Any tax, including a carbon tax, passing through the hands of government suffers from “the sticky fingers syndrome”, 2 dollars go in about 1.5 dollars come out. The difference stays to feed the growing government bureaucracy.

    The key word missing in most discussions is UNILATERAL. VT’s government imposing on Vermonters a unilateral carbon tax is like shooting them in the feet.

    If the carbon tax were nationwide, I would support it.

    The carbon tax would:

    – Impose a $10/ton tax of carbon emitted in 2017, increasing to $100/ton in 2027.
    – Generate about $100 million in state revenue in 2019, about $520 million in 2027.
    – Be added to the fuel prices at gas stations and fuel oil/propane dealers.
    – Drivers should expect a tax increase of 9 c/gal of gasoline in 2018, increasing to about 89 cents in 2027.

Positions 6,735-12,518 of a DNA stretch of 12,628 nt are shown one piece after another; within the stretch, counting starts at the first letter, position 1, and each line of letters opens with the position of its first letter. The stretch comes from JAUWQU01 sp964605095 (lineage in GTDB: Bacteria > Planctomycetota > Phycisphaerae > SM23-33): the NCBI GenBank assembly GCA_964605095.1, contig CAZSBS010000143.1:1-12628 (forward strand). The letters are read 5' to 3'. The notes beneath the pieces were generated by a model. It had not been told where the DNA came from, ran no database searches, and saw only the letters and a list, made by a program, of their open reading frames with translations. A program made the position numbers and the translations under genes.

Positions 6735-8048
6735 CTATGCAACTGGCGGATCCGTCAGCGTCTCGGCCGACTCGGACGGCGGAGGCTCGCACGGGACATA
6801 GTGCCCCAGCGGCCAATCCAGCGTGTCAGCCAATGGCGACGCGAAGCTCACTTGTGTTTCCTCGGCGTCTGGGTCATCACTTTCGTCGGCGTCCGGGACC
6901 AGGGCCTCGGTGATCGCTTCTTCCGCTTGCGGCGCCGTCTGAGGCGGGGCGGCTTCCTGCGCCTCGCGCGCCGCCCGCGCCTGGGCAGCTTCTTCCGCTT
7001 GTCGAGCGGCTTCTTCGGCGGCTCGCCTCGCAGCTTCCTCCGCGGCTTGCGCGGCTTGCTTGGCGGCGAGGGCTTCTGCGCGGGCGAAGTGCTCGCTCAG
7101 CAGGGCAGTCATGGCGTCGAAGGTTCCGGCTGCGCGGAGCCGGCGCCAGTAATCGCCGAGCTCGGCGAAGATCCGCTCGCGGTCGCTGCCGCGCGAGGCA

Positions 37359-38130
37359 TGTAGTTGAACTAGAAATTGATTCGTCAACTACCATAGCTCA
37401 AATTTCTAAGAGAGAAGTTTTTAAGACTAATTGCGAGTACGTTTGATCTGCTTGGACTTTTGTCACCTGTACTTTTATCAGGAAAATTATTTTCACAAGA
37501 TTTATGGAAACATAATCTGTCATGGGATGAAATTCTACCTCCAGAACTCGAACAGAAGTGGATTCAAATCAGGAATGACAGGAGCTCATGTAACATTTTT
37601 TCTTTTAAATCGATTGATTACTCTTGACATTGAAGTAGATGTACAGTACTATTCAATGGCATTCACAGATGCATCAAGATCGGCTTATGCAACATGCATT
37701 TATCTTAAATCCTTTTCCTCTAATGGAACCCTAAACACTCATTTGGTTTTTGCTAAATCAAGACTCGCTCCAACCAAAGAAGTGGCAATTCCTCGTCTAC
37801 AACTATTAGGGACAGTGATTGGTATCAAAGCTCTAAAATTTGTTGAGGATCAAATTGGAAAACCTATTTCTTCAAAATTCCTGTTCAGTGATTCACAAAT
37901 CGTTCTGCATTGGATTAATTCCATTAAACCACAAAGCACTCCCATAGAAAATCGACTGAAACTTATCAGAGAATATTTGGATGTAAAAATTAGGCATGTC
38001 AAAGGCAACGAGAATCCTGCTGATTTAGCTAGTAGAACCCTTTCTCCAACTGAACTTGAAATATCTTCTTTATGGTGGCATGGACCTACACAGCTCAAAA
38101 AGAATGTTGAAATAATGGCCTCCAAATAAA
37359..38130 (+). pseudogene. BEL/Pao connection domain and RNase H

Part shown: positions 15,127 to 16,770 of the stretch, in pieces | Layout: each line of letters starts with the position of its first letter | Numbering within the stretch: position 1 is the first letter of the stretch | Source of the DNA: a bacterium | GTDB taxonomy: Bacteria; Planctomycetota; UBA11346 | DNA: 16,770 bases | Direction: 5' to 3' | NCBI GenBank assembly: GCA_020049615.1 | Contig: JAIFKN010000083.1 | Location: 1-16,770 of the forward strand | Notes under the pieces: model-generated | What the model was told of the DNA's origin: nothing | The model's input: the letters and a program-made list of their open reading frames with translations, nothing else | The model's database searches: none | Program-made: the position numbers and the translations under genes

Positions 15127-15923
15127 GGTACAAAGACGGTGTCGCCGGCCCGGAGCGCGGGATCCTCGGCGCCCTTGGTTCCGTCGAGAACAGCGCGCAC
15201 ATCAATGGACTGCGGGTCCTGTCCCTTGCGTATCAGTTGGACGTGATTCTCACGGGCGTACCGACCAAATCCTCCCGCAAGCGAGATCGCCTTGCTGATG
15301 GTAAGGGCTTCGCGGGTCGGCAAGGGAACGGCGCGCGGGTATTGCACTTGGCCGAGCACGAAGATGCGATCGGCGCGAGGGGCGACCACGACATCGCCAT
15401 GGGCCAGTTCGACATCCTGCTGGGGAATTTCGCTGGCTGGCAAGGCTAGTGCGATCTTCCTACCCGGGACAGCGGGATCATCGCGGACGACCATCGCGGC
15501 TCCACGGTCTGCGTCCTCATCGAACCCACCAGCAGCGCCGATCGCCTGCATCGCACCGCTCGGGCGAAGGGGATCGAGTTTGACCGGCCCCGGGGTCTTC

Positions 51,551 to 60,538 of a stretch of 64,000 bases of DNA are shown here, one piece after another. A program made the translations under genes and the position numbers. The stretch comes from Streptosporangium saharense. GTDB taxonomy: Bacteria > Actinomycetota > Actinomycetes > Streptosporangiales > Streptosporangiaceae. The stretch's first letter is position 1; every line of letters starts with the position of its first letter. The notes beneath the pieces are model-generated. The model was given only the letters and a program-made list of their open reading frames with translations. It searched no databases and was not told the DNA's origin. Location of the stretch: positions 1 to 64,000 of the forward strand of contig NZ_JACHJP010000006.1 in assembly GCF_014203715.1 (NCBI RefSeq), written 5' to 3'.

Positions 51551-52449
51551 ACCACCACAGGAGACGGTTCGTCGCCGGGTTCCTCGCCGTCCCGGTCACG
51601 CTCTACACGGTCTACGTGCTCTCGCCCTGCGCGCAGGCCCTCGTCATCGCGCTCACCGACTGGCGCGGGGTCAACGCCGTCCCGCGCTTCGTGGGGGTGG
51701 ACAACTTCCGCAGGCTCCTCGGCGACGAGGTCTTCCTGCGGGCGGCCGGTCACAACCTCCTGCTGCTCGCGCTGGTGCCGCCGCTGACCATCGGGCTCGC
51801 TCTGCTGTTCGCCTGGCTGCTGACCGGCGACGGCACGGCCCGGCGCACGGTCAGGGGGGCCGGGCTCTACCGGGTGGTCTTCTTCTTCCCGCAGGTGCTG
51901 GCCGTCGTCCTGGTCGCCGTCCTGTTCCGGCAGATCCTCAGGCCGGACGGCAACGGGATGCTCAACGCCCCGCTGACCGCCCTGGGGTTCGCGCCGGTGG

– Homeowners, schools, hospitals, businesses, etc., should expect a tax increase of 58 c/gal of propane and $1.02/gal of heating oil and diesel fuel in 2027.
    – A typical household (two wage earners, two cars, in a free-standing house) would pay additional taxes in 2027 of about:
    – Some of the carbon tax extortion would be at the pump, some when the monthly fuel bills arrive, and some as higher prices of OTHER goods and services.

    Driving = $0.89/gal x 2 x 12000 miles/y x 1/(30 miles/gal) = $712/y
    Heating = $1.02/gal x 800 gal/y = $816/y
    Total carbon tax in 2027 = $1528/y
    Sales tax reduction 5/6 x 1400 = $233/y
    Net tax increase = $1295/y

    – The hypocritical sop of reducing the sales tax from 6 to 5 percent would save that household about $233 in sales taxes, for a net loss of $1295 in 2027. That means such households, the backbone of the Vermont economy, would have about $1300/y less to make ends meet.
    – Many of these households have had stagnant or declining, spendable real incomes (after taxes, fees, surcharges; other recurring expenses, etc.), plus dealing with a near-zero, real-growth Vermont economy, since 2000.
    – With less real income, and higher real prices for goods and services, they also would have to make their own energy efficiency improvements.

Comments are closed.